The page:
Cooperstown Central School will have a familiar face take over as interim principal for the middle/high school as former elementary school Principal Teresa Gorman will return for two months at the end of the school year.
Gorman, who retired from CCS in 2015, following 15 years as the elementary principal, will take over May 1. Her return was approved by the school’s Board of Education at its meeting Wednesday, April 14.
The secondary school building has been without a principal since Ann Mecarriello left Wednesday March 31 to become superintendent of schools for Campbell-Savona Central School District in the Southern Tier.
CCS Business Manager Amy Kukenberger has been the acting building principal since Mecarriello’ s departure, just nine months after she was promoted from the elementary building to the middle/high school.
Mecarriello’s departure also came just one month into the tenure of new CCS Superintendent Sarah Spross who told Iron String Press on Monday, April 19, that she was shocked by the move.
COOPERSTOWN – Cooperstown Central’s new superintendent, Sarah Spross, announced yesterday that a junior-senior high school student tested positive for COVID, and that school will be closed beginning today through Friday, March 26.
Students will shift to remote instruction, and volleyball practice and games have been suspended through next Saturday.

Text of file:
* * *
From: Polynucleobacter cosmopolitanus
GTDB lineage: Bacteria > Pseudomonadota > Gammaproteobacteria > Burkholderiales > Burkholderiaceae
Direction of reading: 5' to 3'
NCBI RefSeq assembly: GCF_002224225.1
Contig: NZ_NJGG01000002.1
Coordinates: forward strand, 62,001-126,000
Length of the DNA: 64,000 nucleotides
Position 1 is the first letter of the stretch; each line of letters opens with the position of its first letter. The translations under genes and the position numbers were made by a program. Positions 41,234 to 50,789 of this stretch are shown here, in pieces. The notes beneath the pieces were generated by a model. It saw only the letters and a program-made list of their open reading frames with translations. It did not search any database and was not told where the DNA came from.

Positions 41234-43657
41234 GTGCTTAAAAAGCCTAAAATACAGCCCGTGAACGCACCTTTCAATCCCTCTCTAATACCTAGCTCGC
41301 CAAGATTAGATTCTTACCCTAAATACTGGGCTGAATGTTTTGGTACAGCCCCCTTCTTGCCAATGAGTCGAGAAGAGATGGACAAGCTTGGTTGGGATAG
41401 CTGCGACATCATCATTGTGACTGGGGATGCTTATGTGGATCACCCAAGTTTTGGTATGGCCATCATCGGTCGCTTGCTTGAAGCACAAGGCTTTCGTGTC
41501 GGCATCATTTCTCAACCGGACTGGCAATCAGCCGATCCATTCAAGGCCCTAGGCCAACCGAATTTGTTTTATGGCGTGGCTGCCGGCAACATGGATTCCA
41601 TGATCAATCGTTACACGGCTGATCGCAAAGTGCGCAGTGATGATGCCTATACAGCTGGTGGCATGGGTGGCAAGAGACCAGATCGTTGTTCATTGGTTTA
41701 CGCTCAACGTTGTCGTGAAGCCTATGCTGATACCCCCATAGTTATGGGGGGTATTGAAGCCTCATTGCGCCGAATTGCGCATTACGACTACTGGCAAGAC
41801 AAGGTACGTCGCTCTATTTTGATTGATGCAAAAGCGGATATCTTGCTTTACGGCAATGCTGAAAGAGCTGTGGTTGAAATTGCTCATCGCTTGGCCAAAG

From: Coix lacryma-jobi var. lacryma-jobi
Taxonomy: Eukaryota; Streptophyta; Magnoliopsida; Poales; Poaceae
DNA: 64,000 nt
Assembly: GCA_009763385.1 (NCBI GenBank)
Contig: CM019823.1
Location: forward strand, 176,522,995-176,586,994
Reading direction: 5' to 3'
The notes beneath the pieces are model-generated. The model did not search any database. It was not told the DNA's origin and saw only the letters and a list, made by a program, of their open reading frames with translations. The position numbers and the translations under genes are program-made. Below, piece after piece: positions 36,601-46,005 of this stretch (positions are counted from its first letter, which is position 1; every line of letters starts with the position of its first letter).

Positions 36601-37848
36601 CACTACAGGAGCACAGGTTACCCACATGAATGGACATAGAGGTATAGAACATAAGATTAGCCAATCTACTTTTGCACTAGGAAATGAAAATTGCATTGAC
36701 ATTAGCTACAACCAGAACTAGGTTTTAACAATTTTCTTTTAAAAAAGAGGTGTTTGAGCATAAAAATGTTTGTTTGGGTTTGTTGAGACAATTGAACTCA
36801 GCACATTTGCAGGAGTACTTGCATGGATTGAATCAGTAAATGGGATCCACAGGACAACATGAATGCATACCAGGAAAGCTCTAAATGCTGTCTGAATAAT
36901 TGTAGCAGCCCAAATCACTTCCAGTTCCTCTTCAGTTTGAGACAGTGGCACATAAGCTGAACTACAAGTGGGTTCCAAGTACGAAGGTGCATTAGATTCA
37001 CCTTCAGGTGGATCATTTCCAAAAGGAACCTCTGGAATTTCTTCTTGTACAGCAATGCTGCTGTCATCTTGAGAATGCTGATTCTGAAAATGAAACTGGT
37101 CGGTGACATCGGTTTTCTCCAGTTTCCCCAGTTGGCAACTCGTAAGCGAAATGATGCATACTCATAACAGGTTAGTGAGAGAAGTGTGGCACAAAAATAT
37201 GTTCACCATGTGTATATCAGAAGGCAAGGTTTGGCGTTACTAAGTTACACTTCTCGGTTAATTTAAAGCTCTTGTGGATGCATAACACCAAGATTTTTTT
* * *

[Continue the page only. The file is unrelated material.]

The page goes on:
“While many of our staff have received the vaccination,” Spross said, “they are not considered fully vaccinated because they are not two weeks past receiving the second dose.”
Focused on finishing her doctorate, Sarah Spross, an assistant commissioner in Maryland’s Department of Education, drove up last summer and closeted herself at Cooperstown’s Landmark Inn.
On Aug. 28, she turned on the TV and saw the news: Bill Crankshaw, Cooperstown Central School superintendent since 2016, had resigned to return to his hometown and the Greater Johnstown School District.
It clicked, and Monday, March 1, Spross was seated at Crankshaw’s former conference table at Cooperstown Central School, being interviewed on her first day as CCS superintendent.
“I wanted to return to country living,” said the new superintendent, who has lived in Baltimore for decades, but was raised in Millbrook and summered in the Goodyear Lake vicinity, “and to be impactful in a school district.”
She has an offer on a home in Cooperstown for herself and her 11-year-old son, and that morning had just completed a meeting with her leadership team.